The purpose of the Carrier Strike Group trip is of course not to subjugate the Middle Empire or threaten to attack China or even to make provocative gestures like Vladimir Putin likes to do towards Britain by encroaching on the waters. territorial.
It is setting a milestone, expanding possibilities and strengthening alliances. “Confident, not confrontational” is the government’s slogan. There is power in democratic countries when they act in unison and terrible weakness – which China would like to exploit – when they don’t. Indeed, China’s huge and massive global Belt and Road initiative, now in its ninth year, can be seen as a comprehensive attempt to divide and rule. Late, the Western allies retreat.
The Integrated Review declared, for the first time in such a document, that China presents “a systemic challenge … to our security, prosperity and values - and those of our allies and partners.” The Indo-Pacific Carrier Strike Group visit makes visible our resistance to this challenge in steel. HMS Queen Elizabeth will visit 40 countries and make a strong impression. When she docks in Tokyo, it will be a sight to think about. The commander of the US Seventh Fleet will also come on board.
The existing alliances are galvanizing. Four members of the Five Eyes Intelligence Alliance – the United States, Australia, Canada and New Zealand – are Pacific nations. The fifth is us. The Five-Power Defense Agreements, which turn 50 this year, are between four Eastern Powers – Australia, New Zealand, Malaysia and Singapore – and Britain. All five are Commonwealth countries.
There is a similar direction in the bilateral negotiations: our greatest current contribution is in relations with India, the emerging great power which has been put to the test by China. During its voyage, the carrier strike group conducted naval exercises with India in the Bay of Bengal. Our interest in the Indo-Pacific region is hardly a cranky, new, post-Brexit debate. It has been around for a long time. No one wants to use the old imperial phrase “East of Suez”, but that’s where a lot of the action takes place.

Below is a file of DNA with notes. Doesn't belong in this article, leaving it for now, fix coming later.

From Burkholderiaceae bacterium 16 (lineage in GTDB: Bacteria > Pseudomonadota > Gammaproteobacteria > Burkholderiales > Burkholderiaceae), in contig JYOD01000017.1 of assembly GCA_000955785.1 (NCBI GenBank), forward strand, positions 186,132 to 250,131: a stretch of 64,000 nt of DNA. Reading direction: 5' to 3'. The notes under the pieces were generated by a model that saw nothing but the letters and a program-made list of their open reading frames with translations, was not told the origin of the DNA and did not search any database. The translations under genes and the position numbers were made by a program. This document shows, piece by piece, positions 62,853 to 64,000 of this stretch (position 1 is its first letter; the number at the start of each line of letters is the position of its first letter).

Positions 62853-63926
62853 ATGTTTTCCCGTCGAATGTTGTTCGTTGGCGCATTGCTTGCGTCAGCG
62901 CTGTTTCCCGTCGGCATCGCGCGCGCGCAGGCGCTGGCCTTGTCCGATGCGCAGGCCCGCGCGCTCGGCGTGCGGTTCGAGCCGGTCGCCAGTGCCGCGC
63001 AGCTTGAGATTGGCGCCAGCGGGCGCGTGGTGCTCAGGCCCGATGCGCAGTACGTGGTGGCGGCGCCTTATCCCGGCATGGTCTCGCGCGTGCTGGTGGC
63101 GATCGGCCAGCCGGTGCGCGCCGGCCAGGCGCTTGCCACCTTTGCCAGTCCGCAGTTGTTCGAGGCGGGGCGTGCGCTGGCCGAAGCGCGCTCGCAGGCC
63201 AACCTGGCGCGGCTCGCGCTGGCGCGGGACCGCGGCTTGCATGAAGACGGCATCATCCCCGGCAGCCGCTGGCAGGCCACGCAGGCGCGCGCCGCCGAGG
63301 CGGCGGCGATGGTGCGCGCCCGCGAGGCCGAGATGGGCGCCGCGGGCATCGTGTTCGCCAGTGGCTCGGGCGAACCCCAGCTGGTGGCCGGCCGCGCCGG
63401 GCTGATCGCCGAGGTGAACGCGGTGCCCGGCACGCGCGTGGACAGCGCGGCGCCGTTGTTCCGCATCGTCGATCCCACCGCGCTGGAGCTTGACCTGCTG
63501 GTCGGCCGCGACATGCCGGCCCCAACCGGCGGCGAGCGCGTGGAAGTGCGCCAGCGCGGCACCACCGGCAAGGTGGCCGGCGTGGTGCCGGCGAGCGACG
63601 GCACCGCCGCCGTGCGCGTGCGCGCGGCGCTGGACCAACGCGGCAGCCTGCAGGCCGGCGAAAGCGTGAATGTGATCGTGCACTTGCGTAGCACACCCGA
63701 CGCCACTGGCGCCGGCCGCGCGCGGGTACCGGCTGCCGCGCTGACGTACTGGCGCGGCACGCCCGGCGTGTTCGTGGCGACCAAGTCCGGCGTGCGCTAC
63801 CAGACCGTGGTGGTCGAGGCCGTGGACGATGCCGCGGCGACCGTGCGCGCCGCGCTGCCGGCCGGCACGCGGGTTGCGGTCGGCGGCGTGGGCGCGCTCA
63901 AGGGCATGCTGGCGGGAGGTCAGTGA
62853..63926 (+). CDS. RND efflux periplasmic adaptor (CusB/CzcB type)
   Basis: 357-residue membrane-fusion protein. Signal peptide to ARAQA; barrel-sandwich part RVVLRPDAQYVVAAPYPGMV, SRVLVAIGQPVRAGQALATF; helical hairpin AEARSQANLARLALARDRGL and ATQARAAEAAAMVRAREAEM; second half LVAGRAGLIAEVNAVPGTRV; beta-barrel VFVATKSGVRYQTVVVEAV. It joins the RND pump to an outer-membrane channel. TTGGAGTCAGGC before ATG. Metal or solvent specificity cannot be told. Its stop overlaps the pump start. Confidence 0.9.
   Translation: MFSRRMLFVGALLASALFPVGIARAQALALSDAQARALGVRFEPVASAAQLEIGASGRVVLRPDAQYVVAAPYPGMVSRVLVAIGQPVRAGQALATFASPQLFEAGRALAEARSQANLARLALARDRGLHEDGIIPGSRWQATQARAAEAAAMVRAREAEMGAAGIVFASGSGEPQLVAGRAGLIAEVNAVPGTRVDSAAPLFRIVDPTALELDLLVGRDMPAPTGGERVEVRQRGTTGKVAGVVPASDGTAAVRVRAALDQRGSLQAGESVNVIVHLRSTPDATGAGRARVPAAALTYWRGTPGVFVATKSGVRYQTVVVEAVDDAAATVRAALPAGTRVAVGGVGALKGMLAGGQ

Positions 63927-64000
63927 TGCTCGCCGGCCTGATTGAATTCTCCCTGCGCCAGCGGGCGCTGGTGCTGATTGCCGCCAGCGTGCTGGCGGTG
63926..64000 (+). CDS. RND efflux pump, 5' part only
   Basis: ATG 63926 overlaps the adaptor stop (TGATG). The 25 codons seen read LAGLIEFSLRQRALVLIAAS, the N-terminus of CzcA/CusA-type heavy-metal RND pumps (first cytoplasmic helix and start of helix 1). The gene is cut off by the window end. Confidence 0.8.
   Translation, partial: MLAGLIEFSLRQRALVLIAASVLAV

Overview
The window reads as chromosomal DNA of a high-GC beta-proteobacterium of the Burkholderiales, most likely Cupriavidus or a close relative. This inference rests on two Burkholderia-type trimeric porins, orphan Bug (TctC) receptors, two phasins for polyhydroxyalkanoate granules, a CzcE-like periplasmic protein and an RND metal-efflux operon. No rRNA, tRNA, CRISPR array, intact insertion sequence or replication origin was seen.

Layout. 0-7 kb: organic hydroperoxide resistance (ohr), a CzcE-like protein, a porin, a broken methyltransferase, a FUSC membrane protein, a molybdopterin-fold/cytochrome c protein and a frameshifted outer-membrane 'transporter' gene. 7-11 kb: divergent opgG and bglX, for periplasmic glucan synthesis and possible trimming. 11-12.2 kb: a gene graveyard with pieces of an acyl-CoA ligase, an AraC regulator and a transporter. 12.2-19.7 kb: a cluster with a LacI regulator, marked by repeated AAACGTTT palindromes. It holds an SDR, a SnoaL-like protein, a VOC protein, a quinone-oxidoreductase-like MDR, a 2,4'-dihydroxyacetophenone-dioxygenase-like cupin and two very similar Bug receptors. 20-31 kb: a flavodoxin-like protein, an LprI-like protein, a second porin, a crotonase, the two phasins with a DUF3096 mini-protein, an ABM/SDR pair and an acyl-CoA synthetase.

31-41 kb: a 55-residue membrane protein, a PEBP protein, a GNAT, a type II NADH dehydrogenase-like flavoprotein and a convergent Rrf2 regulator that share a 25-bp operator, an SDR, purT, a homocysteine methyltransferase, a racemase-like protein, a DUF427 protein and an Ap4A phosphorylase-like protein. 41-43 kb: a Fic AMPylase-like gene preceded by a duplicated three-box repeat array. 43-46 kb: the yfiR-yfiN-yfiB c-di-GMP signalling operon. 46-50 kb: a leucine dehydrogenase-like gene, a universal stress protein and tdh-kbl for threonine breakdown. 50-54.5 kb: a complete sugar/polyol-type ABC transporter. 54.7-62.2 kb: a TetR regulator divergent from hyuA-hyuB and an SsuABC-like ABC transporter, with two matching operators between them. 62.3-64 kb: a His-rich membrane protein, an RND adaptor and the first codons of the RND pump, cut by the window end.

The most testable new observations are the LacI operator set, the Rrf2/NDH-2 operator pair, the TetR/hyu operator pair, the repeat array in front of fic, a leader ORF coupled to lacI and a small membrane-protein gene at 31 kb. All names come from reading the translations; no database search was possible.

It is moreover not true – despite the fears that the Financial Times wrongly attributes to the American Secretary of Defense – that the British “tilt” on the Indo-Pacific makes us neglect our own continent. Britain is the “framework nation” linking the Scandinavian and Baltic states – two of which, Sweden and Finland, are not part of NATO – into a joint expeditionary force designed to protect against Russia. This development appeals to Americans. Overall, we now spend 2.3 percent of GDP on defense, well above the threshold agreed by NATO.
It would be very premature to assert that the Government now has a coherent and fully operational defense and security strategy. The interests of commerce and the city continue to clash with security imperatives. Earlier this month, Nexperia purchased Newport Wafer Fab, a semiconductor plant. The security issue was not raised in advance, but the Newport plant is exactly the kind of “targeted investment” China needs for its global cyber domination plans. Now the national security adviser has been asked to take a closer look. There will be more such conflicts.
Even at the top, we still detect ambiguity. Boris Johnson never seems happy to criticize China, preferring to stress how much his trade matters to us. But facts on the ground – and at sea and in the air – suggest his government is finally putting long-term security above short-term gains.